This year has been eventful in all sorts of ways and its impact has been profound, none more so than how ETFs are sold. Face to face client meetings have been replaced with zoom, business lunches have been done away with and collecting air miles seem a distant memory.

Some of the changes forced upon the market may prove temporary, yet some may be the start of a more seismic shift in how the distribution landscape develops over the coming years.

Zoom works just fine but will never replace face to face interactions

All sales teams have been forced to shift to a virtual model to service their clients and win news business. By and large, the model has worked just fine. For some clients, the zoom model is more efficient and helps save them time. For sales teams it can be trickier as if you do not already have existing relationships with clients, then developing them virtually is never easy. A lot can still be said for the chit chat moments before the meeting begins as a means of building relationships.

The outcome of this has been that if you are a large-scale established player, then the impact has been limited as you probably already had strong relationships. But for the smaller players or new entrants to the market then this is more of a challenge. Trying to hustle for client’s attention and develop your brand recognition purely within a virtual world is challenging and for those the feeling is, the sooner they can start getting in front of clients again, the better.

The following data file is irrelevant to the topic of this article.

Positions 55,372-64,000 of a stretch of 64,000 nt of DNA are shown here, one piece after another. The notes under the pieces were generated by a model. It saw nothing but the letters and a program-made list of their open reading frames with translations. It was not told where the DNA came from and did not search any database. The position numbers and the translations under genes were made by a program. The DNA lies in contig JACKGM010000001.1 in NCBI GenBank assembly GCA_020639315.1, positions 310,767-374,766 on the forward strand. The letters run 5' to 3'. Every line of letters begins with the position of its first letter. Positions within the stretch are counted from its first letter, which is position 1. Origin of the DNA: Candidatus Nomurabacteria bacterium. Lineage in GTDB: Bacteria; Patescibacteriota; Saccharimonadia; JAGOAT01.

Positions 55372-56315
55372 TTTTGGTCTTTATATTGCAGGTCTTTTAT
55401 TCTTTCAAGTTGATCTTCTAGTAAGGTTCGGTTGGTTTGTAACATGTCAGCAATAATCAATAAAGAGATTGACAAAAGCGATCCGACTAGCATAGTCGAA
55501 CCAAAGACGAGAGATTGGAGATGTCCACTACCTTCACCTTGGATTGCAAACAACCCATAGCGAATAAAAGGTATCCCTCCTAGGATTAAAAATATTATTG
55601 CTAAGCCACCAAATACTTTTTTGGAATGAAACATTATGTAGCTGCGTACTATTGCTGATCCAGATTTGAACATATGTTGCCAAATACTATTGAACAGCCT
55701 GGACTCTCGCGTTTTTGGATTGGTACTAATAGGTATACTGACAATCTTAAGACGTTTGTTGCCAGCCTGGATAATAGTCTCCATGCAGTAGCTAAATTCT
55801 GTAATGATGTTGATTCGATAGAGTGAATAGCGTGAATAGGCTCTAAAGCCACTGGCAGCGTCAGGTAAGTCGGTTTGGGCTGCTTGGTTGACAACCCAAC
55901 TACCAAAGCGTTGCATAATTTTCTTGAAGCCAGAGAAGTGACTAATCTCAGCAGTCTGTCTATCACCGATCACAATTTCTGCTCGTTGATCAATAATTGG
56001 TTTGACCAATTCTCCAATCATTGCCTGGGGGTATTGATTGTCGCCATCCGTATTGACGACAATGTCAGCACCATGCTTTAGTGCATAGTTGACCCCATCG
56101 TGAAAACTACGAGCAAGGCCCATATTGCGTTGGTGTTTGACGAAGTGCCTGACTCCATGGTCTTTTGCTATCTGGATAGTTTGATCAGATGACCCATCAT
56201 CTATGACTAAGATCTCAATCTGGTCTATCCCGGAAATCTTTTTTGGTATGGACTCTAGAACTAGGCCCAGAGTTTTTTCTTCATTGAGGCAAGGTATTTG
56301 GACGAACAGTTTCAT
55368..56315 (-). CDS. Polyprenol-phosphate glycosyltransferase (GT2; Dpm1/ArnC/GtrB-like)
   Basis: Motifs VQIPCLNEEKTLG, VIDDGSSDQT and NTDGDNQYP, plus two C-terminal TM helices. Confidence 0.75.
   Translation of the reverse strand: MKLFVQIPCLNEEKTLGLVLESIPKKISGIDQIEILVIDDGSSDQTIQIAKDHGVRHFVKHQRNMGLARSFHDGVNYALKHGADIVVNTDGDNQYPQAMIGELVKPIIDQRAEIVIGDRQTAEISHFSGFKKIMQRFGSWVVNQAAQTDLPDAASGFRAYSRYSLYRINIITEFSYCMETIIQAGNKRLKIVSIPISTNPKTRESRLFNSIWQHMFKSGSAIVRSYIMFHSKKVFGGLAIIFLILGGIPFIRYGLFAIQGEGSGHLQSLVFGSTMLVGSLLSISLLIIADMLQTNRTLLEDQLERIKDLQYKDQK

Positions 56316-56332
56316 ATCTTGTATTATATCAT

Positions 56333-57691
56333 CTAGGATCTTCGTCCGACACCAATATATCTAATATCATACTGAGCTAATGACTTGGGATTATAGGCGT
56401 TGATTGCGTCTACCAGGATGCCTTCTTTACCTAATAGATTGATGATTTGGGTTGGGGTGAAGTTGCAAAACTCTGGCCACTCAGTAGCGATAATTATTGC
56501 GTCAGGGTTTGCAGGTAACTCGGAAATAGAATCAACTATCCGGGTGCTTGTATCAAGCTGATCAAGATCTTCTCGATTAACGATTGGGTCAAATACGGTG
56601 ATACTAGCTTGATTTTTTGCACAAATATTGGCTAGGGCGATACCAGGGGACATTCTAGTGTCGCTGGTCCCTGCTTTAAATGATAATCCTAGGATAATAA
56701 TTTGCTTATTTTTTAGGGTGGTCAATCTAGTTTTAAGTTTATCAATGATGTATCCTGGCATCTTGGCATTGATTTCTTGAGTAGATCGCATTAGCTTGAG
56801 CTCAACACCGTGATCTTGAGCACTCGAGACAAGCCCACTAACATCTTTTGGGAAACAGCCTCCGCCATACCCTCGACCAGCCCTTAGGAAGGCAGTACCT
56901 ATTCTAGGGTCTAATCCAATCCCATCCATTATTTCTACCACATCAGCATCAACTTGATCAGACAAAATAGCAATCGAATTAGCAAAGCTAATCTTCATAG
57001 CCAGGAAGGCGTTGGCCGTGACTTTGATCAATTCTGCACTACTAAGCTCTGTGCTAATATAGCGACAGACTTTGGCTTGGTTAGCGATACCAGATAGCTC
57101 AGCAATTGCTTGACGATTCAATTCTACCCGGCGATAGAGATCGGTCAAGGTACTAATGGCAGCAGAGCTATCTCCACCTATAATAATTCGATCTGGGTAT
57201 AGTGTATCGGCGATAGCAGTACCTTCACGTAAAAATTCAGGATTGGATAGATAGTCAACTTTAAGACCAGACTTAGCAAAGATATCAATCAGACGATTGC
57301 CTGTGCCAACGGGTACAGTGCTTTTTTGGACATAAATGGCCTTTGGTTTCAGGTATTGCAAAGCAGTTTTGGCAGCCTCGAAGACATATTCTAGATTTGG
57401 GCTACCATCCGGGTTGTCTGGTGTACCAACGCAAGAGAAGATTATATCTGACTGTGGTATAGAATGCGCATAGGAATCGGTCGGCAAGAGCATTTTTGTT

Is the role of sales changing?

Yes and no. The days of solely relying on your existing relationships to generate business and presenting yourself as a generalist are surely numbered. Clients do not want to be presented with a menu of products and asked to select what they want. Clients want solutions, they want the salesperson to understand their business and know where their pain points are. This requires a more consultative and education led approach, not a cold calling strategy.

Portfolio analytics as a service is still in its infancy but is going to take off and become a core tool in the salesperson's toolbox. Salespeople will need to be able to interpret this information and help the client determine what products best suits their needs. Firms such as BlackRock and Vanguard are already going down this path. The rest will need to follow.

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A successful salesperson now not only needs to have the ability to develop great relationships, but they also need to be product specialists with a degree of technical knowledge which exceeds their predecessors. Relationship building will always be a key skillset but that in itself will not be enough to capture new clients going forward.

What impact is technology having on how firms sell ETFs

Digital marketing has no doubt increased in importance in recent years and is only going to get more important. One industry participant told me their firm is currently getting 90% of their leads from data generated from how prospects are using their website and other digital market tools.

In fact, I would go as far as to say that digital will be the primary way in which firms reach their clients going forward. The boots on the ground approach of hiring lots of salespeople is not only expensive but is a limiting strategy in a number of ways:

  • It does not serve well new entrants to the market who have limited or no brand recognition
  • The next generation of investors are very comfortable with the median of digital
  • ETF buyers tend to be more self-sufficient and digitally friendly